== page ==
The validity of “no future employment” clauses in settlement agreements is being questioned by the United States Court of Appeals for the Ninth Circuit. In the case Golden v. California Emergency Physicians, the court recently overturned a District Court’s order finding a “no future employment” provision enforceable. The Court directed the lower court to re-examine the agreement and determine whether the provision constitutes a substantial restraint on the plaintiff’s trade, in order to determine whether the provision was enforceable.
Frequently after litigation or employment separation, the parties to an employment dispute will enter a settlement or other kind of separation agreement that includes a “no future employment” clause. This is to ensure the parties, which likely have some bad blood between them, do not cross paths in the future. Employees generally do not have a problem agreeing to this, because the clause usually provides that the employee will be compensated in some way, and they usually do not want to work for the former employer again anyway.
Such provisions also provide that should the employee unexpectedly come to work for their former employer due to an acquisition, merger, or other incident, the employer will be able to terminate that employee. This is usually the most litigated aspect of a “no future employment” clause, and was the issue in Golden. Specifically, the plaintiff, a physician, claimed a settlement agreement between him and the defendants was invalid because it contained a “not future employment clause,” requiring him to waive his rights to employment with the defendant “or at any facility that the defendant may own or with which it may contract in the future.”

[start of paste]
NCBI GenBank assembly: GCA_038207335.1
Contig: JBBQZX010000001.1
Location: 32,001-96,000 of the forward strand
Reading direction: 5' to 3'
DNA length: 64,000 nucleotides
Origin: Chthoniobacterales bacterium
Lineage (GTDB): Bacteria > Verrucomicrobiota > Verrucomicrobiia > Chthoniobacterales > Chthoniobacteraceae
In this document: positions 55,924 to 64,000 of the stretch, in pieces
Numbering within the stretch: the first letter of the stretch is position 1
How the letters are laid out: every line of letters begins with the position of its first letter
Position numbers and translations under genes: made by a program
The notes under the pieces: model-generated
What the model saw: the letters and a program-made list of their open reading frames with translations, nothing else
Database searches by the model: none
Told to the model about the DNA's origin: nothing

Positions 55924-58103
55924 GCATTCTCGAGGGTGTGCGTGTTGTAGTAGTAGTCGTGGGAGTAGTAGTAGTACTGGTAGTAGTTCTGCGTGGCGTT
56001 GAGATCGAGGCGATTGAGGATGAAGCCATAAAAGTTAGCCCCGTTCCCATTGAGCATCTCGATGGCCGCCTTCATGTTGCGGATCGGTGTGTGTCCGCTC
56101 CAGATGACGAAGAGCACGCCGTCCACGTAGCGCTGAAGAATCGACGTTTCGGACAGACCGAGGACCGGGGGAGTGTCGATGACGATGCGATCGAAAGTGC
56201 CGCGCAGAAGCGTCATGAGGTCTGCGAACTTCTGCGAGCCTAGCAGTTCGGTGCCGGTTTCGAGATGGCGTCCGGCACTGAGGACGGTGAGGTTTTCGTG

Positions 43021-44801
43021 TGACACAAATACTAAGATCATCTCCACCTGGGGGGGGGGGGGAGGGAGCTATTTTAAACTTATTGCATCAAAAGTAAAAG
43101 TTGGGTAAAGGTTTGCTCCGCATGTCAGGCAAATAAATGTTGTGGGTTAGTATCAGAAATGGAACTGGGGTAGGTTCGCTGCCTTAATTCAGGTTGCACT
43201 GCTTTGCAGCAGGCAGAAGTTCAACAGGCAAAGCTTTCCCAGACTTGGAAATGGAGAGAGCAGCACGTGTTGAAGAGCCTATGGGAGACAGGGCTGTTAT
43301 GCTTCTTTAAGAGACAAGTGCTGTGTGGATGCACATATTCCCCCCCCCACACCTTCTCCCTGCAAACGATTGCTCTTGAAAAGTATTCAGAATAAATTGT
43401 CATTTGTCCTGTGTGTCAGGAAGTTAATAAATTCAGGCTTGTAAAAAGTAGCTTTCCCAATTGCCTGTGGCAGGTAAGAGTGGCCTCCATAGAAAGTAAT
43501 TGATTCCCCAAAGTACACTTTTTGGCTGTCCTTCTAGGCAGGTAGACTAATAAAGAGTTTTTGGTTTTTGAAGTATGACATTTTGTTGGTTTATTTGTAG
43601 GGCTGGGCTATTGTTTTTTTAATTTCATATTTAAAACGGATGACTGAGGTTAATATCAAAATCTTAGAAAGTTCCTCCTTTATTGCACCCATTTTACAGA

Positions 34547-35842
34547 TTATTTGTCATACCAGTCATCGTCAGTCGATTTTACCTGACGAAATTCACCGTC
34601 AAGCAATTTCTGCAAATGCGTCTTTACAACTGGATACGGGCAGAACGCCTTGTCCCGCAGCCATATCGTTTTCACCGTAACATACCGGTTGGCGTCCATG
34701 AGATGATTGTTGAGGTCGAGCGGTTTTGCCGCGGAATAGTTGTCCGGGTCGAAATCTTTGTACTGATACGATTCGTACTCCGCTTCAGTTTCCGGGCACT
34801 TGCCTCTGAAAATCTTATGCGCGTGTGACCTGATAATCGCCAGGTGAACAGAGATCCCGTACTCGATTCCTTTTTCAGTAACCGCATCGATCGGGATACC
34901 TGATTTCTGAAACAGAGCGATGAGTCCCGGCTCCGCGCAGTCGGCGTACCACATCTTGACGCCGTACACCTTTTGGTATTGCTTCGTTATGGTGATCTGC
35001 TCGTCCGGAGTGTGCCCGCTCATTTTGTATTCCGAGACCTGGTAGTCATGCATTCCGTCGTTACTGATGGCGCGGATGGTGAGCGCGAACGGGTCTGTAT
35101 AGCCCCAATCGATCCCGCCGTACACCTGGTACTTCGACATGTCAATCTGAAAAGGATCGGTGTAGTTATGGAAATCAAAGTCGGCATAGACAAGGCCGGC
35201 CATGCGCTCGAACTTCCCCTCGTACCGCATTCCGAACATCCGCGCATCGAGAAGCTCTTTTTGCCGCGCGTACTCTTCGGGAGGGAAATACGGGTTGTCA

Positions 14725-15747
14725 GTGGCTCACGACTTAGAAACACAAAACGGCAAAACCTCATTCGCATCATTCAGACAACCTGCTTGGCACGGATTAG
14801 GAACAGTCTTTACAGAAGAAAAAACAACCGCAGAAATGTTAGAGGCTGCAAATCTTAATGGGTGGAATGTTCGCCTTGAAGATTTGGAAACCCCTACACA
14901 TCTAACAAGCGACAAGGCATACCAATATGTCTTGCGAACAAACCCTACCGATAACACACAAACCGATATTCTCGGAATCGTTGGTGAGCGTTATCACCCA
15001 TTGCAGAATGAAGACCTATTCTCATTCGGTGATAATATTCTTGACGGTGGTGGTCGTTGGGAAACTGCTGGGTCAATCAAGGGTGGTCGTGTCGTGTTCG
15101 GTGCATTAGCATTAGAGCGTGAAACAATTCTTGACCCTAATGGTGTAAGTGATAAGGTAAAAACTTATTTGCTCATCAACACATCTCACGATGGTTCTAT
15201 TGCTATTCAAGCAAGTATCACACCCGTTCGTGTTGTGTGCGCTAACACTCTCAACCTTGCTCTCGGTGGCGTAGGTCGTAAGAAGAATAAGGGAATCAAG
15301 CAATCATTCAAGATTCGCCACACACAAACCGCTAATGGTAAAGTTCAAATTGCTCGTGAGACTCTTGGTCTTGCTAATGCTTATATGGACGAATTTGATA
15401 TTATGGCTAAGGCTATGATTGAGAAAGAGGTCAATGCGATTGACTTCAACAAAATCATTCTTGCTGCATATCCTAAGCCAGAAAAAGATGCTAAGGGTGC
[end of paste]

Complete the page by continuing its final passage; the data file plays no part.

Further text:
In Golden, the Ninth Circuit sympathized with the plaintiff, even though he was being paid a large sum of money, in part, to move on and give up his right to work for or seek employment with his former employer. It therefore sent the case back to the lower court to whether the provision was enforceable.
This case could potentially have a major impact on California employers, who should make sure any “no future employment” provisions in separation and settlement agreements are actually enforceable.
Sacramento, CA 95821